This is lovely! I must admit, I had forgotten that Condoleezza Rice played the piano, and I hadn’t heard her play before today. She is extremely talented! In this beautifully choreographed and produced video, she’s joined by violinist Jenny Oaks Baker. All proceeds for the song benefit The Wounded Warrior Project. Enjoy! Continue reading “Lovely: “Amazing Grace” by Condoleezza Rice & Jenny Oaks Baker to Benefit Wounded Warrior”
This March, four women from Spring Cypress Presbyterian Church – Jana Muntsinger, Barbara Honts, Beth Moore, and Jill Johnson – will be traveling on a short term missions trip to serve orphans and special needs children in Romania. Mrs. Muntsinger, wife of Pastor Dave Muntsinger, will be coordinating with the Romanian government to establish more Gospel-driven special needs and adoption centers throughout the country. The Government wants RCE (Romanian Christian Enterprise) replicated in every aspect – including its Christian ministry – because they view RCE’s work as extraordinary.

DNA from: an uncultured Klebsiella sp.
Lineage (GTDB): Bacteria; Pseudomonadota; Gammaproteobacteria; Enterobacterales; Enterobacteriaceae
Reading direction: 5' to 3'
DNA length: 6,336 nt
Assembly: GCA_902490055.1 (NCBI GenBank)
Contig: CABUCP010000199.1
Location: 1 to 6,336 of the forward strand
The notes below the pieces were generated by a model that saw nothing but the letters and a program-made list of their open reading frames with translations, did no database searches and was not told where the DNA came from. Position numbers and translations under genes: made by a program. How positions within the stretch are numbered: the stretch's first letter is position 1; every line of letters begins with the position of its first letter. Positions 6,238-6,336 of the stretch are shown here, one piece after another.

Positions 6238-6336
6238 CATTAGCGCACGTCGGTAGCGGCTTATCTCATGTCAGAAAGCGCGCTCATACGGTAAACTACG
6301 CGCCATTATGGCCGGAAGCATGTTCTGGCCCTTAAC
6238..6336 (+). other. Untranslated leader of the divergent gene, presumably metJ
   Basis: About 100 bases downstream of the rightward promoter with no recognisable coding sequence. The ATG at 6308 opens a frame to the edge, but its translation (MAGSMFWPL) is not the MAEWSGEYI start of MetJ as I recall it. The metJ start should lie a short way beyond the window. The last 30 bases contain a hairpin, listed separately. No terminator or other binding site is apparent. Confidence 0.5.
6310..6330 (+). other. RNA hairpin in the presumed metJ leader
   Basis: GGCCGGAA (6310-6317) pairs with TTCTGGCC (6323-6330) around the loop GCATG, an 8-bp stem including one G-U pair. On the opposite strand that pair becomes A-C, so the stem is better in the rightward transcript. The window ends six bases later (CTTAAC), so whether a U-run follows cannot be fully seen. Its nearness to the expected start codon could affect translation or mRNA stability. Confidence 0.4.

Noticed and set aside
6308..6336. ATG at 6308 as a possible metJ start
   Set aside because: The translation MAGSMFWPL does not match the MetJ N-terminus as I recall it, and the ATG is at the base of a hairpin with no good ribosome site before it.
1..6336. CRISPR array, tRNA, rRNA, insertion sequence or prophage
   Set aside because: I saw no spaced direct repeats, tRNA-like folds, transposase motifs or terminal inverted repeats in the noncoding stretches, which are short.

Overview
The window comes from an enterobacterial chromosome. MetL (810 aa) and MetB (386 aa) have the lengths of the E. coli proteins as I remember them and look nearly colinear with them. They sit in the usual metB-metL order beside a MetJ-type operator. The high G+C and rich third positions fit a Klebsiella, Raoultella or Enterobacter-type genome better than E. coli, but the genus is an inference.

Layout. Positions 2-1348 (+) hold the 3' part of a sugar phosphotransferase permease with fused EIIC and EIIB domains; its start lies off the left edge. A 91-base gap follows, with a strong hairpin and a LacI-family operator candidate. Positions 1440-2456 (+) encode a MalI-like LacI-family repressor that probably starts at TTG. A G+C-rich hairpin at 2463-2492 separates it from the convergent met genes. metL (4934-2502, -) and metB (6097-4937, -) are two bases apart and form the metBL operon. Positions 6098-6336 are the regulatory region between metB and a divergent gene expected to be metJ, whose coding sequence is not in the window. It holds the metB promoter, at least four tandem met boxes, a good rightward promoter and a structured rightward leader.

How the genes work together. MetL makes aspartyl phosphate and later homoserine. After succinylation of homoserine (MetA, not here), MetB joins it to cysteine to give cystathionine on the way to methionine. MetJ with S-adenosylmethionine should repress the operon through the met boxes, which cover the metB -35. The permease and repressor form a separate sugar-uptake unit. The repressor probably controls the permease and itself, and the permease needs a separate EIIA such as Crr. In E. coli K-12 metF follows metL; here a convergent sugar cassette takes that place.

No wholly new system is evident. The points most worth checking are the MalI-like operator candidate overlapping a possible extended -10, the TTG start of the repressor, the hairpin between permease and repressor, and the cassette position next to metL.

Please share this link on your Facebook, and consider donating toward this wonderful cause:
I’ve heard a lot of people talking about what they’re giving up for Lent. Many have said that they’re giving up drinking sodas or eating fast food – but that’s not Lent – that’s a diet plan.
Don’t get me wrong, I applaud anyone on a mission to eat healthier, but giving up bad habits for six weeks and then resuming them once Easter passes is going to have little to no effect on the world around you, let alone the long-term state of your waste-line.
Other people mention giving up Facebook, watching TV, or playing video games. Again, I admire you for striving to waste less time on mindless entertainment, but what are you doing instead? How does it help other people? How does it glorify God?
Here’s my suggestion:
Instead of just giving up your daily Starbucks Caramel Macchiato, put aside the money you would have spent, and on Easter, donate it to a homeless shelter or food bank. You should have around $40 by then. According to the Houston Food Bank, “Every $1 provides a full day of meals to our neighbors in need …” So, you’d be feeding one person for over a month, or 40 people for a whole day!